Obstructive Sleep Apnea and Nonarteritic Anterior Ischemic Optic Neuropathy: Evidence for an Association
1Mary Imogene Bassett Hospital, Bassett Healthcare Network, Cooperstown, NY; 2Geisel School of Medicine at Dartmouth, Dartmouth Hitchcock Medical Center, Lebanon, NH
Nonarteritic anterior ischemic optic neuropathy (NAION) is the most prevalent optic nerve disorder among patients over 50 years of age, characterized by sudden onset, painless visual loss, with an accompanying relative afferent pupillary defect and optic disc edema. Although the pathophysiology of NAION has not been fully elucidated, several risk factors have been considered, including advanced age, systemic hypertension, diabetes mellitus, and certain optic disc morphologies. An association between obstructive sleep apnea (OSA) and NAION has also been recognized. One prospective cohort study indicated that the relative risk of OSA among patients with NAION was 4.9; a later retrospective cohort study demonstrated that patients with OSA not treated with continuous positive airway pressure (CPAP) had a 16% increased hazard of developing NAION compared to patients without OSA.The following review will discuss the most recent understanding of the relationship between OSA and NAION, with implications for further research and prevention strategies.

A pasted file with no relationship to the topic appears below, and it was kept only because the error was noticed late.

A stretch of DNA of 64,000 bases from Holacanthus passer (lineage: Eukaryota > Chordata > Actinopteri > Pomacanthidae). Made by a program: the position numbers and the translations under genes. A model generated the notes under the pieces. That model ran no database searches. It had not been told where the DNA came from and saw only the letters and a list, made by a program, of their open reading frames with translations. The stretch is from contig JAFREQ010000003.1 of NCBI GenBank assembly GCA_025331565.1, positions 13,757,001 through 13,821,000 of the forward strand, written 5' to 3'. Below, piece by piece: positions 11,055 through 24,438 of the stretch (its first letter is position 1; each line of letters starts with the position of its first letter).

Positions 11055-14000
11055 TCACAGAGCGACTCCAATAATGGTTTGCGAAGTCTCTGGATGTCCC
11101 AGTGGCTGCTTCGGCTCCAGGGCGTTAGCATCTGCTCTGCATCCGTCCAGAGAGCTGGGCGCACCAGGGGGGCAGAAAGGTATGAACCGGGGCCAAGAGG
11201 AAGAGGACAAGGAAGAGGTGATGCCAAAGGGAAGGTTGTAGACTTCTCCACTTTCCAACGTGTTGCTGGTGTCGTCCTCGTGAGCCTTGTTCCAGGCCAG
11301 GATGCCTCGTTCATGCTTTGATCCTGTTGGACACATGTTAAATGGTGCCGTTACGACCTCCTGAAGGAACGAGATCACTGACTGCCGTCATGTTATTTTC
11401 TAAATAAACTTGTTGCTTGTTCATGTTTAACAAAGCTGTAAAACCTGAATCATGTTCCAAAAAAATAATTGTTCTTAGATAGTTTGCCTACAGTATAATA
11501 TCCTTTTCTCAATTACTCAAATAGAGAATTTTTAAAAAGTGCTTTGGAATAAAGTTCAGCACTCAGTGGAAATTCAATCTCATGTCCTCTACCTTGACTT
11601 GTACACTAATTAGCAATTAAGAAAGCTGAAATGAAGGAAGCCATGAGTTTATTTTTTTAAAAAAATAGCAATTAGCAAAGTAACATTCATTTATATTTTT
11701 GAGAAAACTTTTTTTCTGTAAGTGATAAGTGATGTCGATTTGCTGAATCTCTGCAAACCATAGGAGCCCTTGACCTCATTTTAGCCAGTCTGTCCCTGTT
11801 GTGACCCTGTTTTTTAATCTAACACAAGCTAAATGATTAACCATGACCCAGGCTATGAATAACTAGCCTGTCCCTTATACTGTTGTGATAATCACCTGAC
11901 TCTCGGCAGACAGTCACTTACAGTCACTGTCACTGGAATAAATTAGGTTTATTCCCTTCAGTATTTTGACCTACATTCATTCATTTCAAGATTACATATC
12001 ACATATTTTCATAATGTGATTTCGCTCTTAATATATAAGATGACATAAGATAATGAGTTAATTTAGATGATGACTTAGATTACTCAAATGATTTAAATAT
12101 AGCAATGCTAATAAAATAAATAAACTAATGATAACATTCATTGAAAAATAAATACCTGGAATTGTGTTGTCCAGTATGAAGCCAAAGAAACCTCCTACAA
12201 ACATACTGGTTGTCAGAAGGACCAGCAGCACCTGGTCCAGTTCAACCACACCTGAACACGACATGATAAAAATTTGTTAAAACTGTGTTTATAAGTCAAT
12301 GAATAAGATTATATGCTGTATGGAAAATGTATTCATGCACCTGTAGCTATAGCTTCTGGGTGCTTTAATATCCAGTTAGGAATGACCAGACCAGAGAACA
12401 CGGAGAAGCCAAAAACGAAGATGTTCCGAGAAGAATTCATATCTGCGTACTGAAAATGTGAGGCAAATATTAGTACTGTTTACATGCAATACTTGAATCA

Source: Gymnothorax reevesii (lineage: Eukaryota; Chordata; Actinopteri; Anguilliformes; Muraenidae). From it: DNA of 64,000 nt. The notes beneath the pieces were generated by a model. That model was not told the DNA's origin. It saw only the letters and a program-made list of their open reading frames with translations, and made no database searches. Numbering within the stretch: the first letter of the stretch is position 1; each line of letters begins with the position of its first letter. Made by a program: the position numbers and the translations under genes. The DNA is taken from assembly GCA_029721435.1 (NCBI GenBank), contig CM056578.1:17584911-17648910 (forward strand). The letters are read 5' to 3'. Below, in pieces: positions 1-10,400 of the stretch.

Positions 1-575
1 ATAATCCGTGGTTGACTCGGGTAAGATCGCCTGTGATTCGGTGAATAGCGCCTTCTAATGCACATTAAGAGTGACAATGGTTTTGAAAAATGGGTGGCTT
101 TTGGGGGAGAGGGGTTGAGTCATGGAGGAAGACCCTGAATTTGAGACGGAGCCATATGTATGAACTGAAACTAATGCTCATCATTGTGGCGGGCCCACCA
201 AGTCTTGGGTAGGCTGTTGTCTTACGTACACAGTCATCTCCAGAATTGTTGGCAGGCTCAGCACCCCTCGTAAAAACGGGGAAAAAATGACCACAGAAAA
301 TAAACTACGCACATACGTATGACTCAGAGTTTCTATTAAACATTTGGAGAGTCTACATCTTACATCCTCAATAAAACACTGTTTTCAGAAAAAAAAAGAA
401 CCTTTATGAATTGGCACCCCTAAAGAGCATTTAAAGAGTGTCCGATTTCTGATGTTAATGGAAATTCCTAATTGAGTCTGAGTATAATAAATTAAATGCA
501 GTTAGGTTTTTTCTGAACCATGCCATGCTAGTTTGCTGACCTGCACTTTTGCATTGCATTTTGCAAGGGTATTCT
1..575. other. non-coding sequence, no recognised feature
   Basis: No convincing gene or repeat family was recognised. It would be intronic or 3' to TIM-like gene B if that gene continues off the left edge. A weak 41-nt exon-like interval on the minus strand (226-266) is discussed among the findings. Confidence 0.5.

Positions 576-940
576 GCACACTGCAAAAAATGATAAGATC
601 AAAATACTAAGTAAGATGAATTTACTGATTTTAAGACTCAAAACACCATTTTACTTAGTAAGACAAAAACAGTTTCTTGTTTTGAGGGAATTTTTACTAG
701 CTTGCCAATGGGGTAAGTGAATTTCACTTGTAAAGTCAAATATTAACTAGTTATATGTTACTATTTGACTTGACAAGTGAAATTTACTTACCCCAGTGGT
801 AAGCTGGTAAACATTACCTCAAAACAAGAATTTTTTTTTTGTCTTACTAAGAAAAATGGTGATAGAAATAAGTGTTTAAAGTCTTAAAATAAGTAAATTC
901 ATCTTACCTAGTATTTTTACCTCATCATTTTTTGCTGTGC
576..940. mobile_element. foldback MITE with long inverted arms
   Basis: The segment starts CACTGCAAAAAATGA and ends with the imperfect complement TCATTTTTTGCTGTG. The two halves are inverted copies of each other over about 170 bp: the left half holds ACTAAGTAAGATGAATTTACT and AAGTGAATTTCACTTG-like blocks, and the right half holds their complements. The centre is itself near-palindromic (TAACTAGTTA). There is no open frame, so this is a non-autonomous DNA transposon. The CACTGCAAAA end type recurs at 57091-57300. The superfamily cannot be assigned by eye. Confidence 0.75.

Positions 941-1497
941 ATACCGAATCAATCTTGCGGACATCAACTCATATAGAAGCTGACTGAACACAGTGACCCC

Archer EL; Pepin S. Obstructive sleep apnea and nonarteritic anterior ischemic optic neuropathy: evidence for an association. J Clin Sleep Med 2013;9(6):613-618.
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